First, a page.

Torg Í Biðstöðu

Run by the city, Torg Í Biðstöðu is a programme that makes use of various ‘meanwhile spaces’ in Reykjavík. It invites and funds enthusiastic creatives (not just design professionals) to reconsider their relationship to their surroundings.

Torg Í Biðstöðu has a great impact on the community, revealing how design and design thinking can change our society with little money and effort. While meanwhile projects take place in all big cities around the world, very few other capitals directly encourage and support it the way the City of Reykjavík does. It is also a clever path past the heavy, time-consuming city planning agenda in trying new things fast. We like the focus on “doing.”

What Torg Í Biðstöðu may lack in professionalism (even if the 2012 programme was bigger, better, more professional and better run than the previous years’ programmes), it more than makes up for in the joy it brings to people working on things together and enjoying our city during the short Icelandic summer.

 

Runner-up:

Life in the Vatnsmýri

Another project that has to do with the urban environment, Life in the Vatnsmýri is a great example of how to use design to communicate complicated scientific concepts to a wide audience. Professionally produced by product designer Brynhildur Pálsdóttir, architect Magnea Guðmundsdóttir, graphic designers Ármann Agnarsson and Jónas Valtýsson, and a team of scientists, the project dealt with an interesting topic—the relationship between nature and city in a country where city dwelling is a relatively recent phenomenon. We were also impressed by the extensive nature school activities run by the Nordic House in connection to the exhibition and loved the holistic take on the ecosystem in the Vatnsmýri area.

Ostwald Helgason

Ostwald Helgason are strong pattern and print makers. Their cuts are fantastic and colours excellent. Each collection is a holistic entity of its own. Everything else around the label is done in an equally impressive and professional way, from sales to fashion shows. We have nothing but praise for Ostwald Helgason, and we are proud of their international success. In a short time the label has developed quickly, and we, along with the rest of the fashion world, cannot wait to see what happens next.

 

 

Runners-up:

Kron by KronKron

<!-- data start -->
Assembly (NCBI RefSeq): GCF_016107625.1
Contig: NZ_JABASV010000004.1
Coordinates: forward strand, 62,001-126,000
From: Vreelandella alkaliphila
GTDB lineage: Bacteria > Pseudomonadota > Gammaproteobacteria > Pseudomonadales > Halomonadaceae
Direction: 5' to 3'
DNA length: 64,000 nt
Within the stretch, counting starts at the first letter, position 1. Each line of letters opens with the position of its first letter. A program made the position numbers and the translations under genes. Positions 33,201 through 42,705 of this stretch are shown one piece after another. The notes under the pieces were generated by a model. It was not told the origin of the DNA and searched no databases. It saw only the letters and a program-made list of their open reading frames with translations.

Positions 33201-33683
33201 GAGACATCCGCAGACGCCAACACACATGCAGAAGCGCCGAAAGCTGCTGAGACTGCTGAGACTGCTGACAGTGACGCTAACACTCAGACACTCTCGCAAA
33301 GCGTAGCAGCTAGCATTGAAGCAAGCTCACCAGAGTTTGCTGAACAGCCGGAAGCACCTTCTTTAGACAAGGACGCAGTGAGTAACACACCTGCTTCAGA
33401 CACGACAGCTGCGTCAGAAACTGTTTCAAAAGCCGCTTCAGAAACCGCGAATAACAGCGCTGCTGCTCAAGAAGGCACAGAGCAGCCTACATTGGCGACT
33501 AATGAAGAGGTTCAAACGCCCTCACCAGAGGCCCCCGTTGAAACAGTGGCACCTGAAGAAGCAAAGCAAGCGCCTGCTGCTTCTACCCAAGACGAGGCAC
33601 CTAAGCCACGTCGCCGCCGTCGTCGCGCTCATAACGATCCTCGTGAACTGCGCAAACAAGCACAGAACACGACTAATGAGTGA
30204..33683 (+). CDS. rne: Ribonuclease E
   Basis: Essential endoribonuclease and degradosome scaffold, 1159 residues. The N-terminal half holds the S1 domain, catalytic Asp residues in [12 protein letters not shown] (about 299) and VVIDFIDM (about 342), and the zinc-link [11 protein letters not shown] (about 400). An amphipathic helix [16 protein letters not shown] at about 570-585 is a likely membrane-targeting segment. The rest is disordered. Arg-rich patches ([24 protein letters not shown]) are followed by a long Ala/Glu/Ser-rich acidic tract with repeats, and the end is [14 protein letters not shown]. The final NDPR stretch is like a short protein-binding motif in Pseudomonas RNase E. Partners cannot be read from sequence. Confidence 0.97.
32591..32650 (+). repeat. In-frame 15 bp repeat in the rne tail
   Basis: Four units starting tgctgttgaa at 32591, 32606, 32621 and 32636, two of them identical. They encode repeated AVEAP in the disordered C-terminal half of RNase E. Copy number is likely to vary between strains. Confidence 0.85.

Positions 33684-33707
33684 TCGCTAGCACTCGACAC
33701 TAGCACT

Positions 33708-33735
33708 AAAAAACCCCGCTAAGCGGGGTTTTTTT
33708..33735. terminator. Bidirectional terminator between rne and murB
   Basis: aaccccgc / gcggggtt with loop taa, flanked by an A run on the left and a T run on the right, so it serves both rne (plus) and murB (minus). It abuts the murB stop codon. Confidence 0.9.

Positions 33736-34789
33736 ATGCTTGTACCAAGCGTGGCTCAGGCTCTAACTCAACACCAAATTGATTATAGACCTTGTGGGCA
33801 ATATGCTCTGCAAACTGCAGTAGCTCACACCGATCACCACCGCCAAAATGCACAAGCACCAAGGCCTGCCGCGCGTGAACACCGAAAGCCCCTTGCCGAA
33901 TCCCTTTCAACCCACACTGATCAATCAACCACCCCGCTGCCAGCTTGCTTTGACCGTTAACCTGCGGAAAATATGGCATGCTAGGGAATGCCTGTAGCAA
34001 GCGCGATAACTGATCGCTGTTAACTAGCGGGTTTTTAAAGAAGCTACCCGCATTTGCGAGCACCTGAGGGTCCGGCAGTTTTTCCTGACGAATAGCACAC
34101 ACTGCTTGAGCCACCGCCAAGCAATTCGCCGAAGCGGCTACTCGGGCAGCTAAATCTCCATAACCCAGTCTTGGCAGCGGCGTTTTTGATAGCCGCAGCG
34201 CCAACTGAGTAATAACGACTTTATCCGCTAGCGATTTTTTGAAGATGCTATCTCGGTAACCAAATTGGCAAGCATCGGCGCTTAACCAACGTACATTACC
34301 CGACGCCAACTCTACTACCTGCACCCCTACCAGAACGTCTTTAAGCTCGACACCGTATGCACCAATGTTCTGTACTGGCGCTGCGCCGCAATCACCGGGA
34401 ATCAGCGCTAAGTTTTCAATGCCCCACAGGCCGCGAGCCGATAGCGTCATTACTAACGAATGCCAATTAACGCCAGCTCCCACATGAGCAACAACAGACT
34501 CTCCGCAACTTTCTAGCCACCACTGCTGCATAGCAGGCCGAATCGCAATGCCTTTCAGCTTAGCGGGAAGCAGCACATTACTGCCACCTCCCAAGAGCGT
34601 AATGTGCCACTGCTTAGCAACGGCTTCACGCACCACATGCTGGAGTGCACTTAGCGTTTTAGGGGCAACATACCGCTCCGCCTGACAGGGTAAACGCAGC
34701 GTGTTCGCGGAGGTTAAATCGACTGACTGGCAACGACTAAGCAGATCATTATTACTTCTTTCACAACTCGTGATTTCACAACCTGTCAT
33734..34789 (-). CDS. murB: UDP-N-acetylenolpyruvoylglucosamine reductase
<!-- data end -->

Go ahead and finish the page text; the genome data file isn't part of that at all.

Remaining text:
A label with a vibrant, fresh visual style and identity, you can spot a KronKron piece from a mile away. One of the cornerstones for the local design scene, their 2012 was strong and showed continued development. The label does a good job with communication and sales, and the collection features pieces that suit many body types.

Mundi

Each Mundi collection is a holistic, well thought-out concept and the label has a strong identity—yet it caters to everybody from Ásgeir Trausti to our great aunt. The 2012 collections showed maturity in printing and excellent development in tailoring. We also appreciate that the items are made in Iceland.

 

We look forward to see more in 2013:

Milla Snorrason

Milla Snorrason has gone from socks and glasses to a mini collection of clothing that is quirky, original in its sense of aesthetics and high in quality with well thought-out details and excellent, sophisticated patterning inspired by Reykjavik!

JÖR

New talent, Gudmundur Jörundsson has shown exciting men’s fashion and done great work with Kórmakur and Skjöldur. His own collections take interesting turns and show fast development. We hear there is plenty more to come, also for women, and cannot wait to see it!

On The Panel:

Helgi Steinar Helgason, architect at the Iceland Design Centre

Sari Peltonen, contributing writer at The Reykjavík Grapevine

Rúna Thors, industrial designer and teacher at Iceland Academy of the Arts

Auður Karitas, designer and stylist at Geysir

Hafsteinn Júlíusson, designer at HAF